1. A color light indicator system comprising at least two lamps providing light of different colors, a reflector block of transparent material, said block being shaped to have a number of facets forming internal reflecting surfaces, said facets including at least first and second sets of reflecting facets, two transparent lamp housing blocks, each lamp housing block having a recess in which one of said lamps is housed, said lamp housing blocks being secured on opposite sides of said reflector block and each having a surface abutting a surface of said reflector block so that light from said lamps is transmitted into said reflector block, the two lamps and lamp housing blocks being arranged to provide light of different colors, each lamp housing block, further including a metallic reflector reflecting light from the lamp into the reflector block said reflectors extending outwardly of the lamp housing block to form two parallel pins constituting heat sinks, electrical connector pins for the two lamps extending outwardly of the lamp housing blocks parallel to said heat sinks, said reflector blocks further having a viewing face normal to the direction of said pins, each facet of said reflector block having its boundary defining a flat plane and its reflecting surface lying in or behind the flat plane, the facets of said first set having the planes defined by their boundaries lying each in a different radial plane extending from one of said lamps, and the facets of the second set having the planes defined by their boundaries lying each in a different radial plane extending from another of said lamps, the planes of the facets of the first set being angularly disposed to reflect light from said another of said lamps through said viewing face and the planes of the facets of the second set being angularly disposed to reflect light from said one of said lamps through said viewing face.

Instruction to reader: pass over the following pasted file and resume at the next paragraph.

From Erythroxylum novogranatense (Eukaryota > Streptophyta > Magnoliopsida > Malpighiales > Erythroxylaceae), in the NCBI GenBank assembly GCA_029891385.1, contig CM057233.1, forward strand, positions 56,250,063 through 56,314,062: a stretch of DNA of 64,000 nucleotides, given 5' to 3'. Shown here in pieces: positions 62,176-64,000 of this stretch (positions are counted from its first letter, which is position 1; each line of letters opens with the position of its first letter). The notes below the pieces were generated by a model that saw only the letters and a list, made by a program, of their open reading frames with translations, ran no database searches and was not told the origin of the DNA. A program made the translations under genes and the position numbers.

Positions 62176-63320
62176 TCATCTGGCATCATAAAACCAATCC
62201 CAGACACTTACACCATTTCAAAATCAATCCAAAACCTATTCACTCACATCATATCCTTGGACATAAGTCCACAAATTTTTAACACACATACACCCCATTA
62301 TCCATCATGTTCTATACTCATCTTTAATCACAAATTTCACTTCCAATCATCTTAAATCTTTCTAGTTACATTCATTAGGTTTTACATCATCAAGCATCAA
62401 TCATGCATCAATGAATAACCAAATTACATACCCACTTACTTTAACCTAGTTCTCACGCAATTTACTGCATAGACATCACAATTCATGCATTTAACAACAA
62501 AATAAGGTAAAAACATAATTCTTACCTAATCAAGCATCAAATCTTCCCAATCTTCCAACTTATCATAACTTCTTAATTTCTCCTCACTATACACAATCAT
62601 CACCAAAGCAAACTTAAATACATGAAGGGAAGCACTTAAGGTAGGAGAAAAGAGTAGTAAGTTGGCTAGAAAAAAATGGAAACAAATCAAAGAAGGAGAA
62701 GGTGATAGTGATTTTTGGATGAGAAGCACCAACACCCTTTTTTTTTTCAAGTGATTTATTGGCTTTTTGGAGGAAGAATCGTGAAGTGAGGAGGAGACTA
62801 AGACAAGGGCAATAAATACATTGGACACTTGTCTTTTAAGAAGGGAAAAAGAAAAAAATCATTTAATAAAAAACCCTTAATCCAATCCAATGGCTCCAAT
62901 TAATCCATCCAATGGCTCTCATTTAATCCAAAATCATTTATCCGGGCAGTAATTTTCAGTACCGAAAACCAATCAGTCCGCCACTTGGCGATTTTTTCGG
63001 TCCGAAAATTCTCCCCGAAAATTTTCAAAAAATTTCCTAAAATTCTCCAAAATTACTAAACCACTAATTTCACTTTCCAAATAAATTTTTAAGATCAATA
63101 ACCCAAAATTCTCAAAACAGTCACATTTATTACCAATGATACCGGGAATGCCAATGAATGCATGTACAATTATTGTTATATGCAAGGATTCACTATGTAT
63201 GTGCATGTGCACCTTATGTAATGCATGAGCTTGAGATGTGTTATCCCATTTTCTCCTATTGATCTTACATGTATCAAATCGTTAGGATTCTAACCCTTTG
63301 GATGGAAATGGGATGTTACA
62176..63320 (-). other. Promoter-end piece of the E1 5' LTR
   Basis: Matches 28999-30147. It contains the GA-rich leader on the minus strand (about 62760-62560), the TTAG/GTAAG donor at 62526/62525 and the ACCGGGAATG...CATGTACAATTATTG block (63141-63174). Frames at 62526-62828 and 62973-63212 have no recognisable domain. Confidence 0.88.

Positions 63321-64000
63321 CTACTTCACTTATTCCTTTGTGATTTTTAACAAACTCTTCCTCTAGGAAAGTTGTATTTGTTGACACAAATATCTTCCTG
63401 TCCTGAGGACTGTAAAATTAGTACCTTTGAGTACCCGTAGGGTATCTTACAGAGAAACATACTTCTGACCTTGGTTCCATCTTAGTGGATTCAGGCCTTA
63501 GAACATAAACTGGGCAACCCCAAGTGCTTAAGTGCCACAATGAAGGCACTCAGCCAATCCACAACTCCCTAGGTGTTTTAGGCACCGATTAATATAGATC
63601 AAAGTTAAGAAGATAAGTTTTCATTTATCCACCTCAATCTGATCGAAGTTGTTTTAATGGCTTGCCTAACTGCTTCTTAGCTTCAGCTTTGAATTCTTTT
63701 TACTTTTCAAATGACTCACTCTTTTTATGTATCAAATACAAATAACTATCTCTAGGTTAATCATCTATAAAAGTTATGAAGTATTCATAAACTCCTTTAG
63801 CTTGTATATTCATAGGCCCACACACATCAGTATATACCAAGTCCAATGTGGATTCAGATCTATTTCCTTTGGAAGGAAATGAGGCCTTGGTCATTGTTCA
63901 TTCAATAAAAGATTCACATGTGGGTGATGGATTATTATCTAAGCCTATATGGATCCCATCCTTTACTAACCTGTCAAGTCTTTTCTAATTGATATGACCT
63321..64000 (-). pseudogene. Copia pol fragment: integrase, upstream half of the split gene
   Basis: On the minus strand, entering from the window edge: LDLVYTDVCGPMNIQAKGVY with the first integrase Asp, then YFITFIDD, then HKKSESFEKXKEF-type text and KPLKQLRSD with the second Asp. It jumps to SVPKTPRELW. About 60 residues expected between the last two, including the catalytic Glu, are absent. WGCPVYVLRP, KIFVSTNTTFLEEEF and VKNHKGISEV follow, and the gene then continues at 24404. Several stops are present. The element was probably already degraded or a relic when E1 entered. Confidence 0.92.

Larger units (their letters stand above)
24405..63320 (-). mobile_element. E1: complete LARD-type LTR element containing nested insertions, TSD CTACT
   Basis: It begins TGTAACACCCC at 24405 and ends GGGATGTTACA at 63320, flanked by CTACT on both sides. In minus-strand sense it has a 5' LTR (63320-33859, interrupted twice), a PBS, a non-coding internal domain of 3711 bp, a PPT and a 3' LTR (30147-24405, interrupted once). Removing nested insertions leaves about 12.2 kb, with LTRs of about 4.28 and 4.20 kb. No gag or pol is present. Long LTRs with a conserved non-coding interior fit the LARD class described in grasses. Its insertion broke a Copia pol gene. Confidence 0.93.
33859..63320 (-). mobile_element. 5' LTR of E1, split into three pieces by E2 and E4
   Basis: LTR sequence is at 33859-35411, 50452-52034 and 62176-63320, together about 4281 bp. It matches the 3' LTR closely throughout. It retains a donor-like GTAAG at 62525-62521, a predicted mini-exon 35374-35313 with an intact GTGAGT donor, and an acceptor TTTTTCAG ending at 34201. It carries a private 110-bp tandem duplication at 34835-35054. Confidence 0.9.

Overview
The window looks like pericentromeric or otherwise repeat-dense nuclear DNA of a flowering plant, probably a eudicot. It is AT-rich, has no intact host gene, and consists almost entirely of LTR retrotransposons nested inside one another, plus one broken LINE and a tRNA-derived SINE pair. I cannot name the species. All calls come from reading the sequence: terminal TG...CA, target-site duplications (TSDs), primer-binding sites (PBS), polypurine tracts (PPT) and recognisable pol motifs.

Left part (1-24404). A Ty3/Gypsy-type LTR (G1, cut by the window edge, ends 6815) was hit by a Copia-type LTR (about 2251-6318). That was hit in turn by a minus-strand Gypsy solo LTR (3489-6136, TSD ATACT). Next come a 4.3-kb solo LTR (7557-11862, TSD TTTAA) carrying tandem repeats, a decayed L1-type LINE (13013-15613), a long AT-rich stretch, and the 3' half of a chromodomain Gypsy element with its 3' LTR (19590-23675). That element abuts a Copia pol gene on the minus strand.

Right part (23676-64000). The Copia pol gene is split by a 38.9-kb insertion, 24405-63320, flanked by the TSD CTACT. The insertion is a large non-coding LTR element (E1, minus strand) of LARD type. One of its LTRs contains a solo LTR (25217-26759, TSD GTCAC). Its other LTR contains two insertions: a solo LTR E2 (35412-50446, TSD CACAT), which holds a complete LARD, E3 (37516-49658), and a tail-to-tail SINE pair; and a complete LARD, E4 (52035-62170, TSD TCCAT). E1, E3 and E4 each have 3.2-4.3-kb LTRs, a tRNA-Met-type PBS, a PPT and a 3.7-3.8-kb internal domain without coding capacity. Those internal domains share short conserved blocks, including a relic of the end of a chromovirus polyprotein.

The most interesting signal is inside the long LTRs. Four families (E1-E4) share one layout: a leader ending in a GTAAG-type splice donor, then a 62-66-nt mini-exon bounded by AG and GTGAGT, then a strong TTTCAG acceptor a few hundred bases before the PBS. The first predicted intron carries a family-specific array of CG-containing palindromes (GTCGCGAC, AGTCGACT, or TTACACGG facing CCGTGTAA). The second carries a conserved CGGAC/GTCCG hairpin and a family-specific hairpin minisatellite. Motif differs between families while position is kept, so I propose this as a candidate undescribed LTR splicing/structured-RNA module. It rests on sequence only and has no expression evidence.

2. A color light indicator system as claimed in claim 1 wherein said lamp housing blocks are transparent blocks of different color to transmit light of different color into said reflector block.

3. A color light indicator system as claimed in claim 1 wherein the facets are arranged symmetrically about the centerline of the system.

4. A color light indicator system as claimed in claim 1 wherein the two lamps are spaced horizontally and the facets for the two different lamps are vertical strips arranged alternately on the rear surface of the reflector block.

5. A color light indicator system as claimed in claim 1 wherein the facets are flat planes.

6. A color light indicator system as claimed in claim 1 wherein the various facets-are arranged to subtend equal angles at the point of the light source which they are reflecting.

Patent Citations
Cited PatentFiling datePublication dateApplicantTitle
US1298809 *Jul 29, 1918Apr 1, 1919Union Switch & Signal CoLight-signal.
US1804049 *Feb 16, 1926May 5, 1931Bruno ClausElectric lamp
US2876375 *Aug 26, 1953Mar 3, 1959Westinghouse Electric CorpFilament shield